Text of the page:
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Progressive Rock CD Reviews

Sean Malone


Review by Gary Hill

For my money fusion and progressive rock share so much DNA that they often cross into one another’s territory. Such is the case with this CD. You’ll find here a cool version of instrumental (OK, in truth one song does have non-lyrical vocals) fusion. It’s good stuff and sure to please fans of the genre. I should note that there is stick in play here – that means that when I refer to bass or guitar it might often actually be stick – but I’m commenting on what it sounds like – not so much what instrument is being played.

This review is available in book format (hardcover and paperback) in Music Street Journal: 2008  Volume 4 at

Track by Track Review
An almost Zappa-like riff starts this off and as it is moved out into a fusion jam it’s definitely still got a bit of FZ in the works. When it’s moved out towards more melodic music, though, it’s not really got the ghost of Zappa flitting about at all. I actually hear bits of early Yes (first two albums) at times on this. It moves out to fast paced melodic fusion later and then drops way back down to a bass oriented section. The bass moves through some cool accompanied soloing before they turn their attention back to earlier portions of the track to close it out.
Crunchy fusion meets neo-prog on the introduction here. They move this out (after a couple changes) into a frantic bass driven jam that’s just plain cool – even if it’s only bass and percussion.  Eventually guitar returns and takes us on a new crunchy excursion. This reminds me at time of modern King Crimson. A number of seemingly random, more fully jazz oriented (and often dissonant) segments come in here and there until they move it to a short burst of metallic crunch to close things out.
Fischer's Gambit
This comes in more tentatively with an open airy jazz arrangement. The track is one of the most cohesive in terms of lacking in left turns. It’s also one of the more melodic. It’s got something in shared territory with Joe Satriani, but that’s only part of the picture. This is a rather relaxing piece.
Hand Full of Earth
Here we get another one that’s more consistent (at least through the first half) and melodic, yet it’s also exceptional. A great dramatic segment opens this and carries it for a time, but they shift out after a time towards more stripped down arrangements. This moves through a series of changes and alterations along its course. We get some sections on this one that remind me of Frank Zappa meets Al Dimeola. This is one of my favorite pieces on show here. There is some great guitar soloing on this, too – reminding me at times of Steve Howe. It moves to more textural atmospheric territory later.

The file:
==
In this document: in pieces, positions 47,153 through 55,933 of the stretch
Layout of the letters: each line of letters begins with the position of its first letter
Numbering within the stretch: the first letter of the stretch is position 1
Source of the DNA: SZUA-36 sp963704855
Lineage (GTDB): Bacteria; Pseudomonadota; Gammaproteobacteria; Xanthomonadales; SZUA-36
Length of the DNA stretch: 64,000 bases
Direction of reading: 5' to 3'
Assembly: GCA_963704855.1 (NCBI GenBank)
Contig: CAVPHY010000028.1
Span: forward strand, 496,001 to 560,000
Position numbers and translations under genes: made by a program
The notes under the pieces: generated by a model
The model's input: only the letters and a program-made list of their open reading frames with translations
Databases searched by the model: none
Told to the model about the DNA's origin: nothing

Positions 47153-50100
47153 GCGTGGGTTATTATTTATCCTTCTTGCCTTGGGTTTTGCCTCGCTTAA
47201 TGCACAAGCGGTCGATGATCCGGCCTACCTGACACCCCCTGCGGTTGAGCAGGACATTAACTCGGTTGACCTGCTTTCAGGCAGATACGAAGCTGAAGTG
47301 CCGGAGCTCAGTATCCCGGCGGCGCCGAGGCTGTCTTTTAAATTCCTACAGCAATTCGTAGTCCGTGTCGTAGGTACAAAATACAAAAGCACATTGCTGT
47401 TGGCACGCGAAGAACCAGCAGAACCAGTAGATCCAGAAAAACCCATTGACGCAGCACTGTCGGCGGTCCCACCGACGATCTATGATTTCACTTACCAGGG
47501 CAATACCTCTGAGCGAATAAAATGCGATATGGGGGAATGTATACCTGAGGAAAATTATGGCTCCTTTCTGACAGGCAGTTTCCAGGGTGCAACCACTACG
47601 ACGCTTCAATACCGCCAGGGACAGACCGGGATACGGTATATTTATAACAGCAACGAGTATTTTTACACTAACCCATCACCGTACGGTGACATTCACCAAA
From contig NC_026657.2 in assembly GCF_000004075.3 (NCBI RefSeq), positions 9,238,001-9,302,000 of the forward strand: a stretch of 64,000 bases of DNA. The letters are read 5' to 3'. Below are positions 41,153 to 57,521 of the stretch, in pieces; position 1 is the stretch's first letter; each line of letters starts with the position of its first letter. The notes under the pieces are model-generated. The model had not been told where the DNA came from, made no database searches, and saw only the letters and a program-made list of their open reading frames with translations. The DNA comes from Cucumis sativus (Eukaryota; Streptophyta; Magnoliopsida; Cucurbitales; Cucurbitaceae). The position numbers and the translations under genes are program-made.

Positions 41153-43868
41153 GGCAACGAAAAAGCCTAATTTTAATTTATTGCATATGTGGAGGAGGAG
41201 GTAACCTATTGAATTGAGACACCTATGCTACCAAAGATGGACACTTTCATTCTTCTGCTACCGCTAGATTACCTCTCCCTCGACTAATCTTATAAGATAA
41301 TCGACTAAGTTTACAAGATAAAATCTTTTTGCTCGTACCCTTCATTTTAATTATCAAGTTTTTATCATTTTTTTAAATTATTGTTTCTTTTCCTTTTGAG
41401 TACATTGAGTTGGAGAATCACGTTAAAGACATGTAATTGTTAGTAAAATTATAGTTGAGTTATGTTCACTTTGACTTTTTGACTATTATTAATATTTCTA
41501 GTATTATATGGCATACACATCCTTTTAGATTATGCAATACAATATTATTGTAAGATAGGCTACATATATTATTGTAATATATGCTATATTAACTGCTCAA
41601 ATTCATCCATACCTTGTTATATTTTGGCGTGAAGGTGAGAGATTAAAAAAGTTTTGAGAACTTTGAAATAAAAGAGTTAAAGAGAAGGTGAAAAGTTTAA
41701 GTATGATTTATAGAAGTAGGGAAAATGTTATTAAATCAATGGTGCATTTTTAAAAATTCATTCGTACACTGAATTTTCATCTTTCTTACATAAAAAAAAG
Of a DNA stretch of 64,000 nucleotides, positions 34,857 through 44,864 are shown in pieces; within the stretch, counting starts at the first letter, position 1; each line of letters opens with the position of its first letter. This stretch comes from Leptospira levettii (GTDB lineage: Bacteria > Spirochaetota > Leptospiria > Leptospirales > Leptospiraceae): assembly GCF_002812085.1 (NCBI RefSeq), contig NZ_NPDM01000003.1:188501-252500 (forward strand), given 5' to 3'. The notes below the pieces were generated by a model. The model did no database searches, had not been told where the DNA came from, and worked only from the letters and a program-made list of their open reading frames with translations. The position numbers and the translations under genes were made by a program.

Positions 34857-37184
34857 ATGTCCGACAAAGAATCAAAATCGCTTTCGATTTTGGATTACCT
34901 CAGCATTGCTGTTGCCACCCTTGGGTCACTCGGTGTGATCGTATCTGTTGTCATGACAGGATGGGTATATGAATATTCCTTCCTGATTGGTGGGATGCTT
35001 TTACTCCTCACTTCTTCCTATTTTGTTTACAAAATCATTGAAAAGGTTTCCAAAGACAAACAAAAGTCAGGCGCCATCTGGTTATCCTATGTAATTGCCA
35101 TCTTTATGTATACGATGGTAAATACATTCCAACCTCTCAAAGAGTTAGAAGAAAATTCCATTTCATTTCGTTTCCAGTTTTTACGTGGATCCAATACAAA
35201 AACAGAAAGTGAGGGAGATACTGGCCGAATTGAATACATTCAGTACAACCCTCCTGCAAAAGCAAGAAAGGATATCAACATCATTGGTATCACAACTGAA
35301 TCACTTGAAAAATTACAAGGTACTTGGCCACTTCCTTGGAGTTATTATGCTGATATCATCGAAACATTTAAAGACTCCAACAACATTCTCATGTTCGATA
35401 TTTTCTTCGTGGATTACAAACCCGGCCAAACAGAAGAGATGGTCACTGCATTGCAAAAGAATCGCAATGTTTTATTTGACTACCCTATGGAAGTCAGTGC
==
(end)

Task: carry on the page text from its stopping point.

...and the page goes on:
Written by Bach, this is an intriguing piece. It’s quite organic and acoustic in terms of the instrumentation. And yet, the timing and execution feels somehow programmed. It’s one of my favorite pieces on the disc.
Giant Steps
Here they take on the classic John Coltrane number. This is a great fusion jam as presented here. It’s got plenty of changes and drama to keep just about anyone entertained.
At Taliesin
Starting percussive, this becomes dramatic and a bit strange as other instruments enter.  Eventually it moves out into more standard fusion territory with guitar sounds wailing over the top. We get a couple sections in this one that call to mind modern King Crimson a bit.
Big Sky Wanting
This begins tentatively and percussively and while other elements emerge over the top the rhythmic structures still rule. At times this has an almost psychedelic feeling to it, particular as it becomes a bit more melodic later. A few minutes in the percussion drops away and weird dissonant, yet atmospheric, slow moving clouds of sound take over. This eventually gives way to a more cacophonic and disquieting jam. That section takes the piece out.
Big Idea
A fast paced tune, this has a happy sort of feeling to it. It’s jazzy, but also quite fun. I hear bits of Steve Howe here and there, but also some country at times. This is easily the most accessible song on the disc. This also includes the only vocals of the disc, some cheery non-lyrical singing that calls to mind the more easy going days of the late 1960’s or early 1970’s – at least easy going in terms of these kind of happy vocals. The cut fades down and the vocals return to end it.
Unquity Road
This makes its way between nearly Crimsonesque territory and more typical fusion. You might hear some Djam Karet in the midst of this. It’s also got some of the tastiest guitar work on show here.
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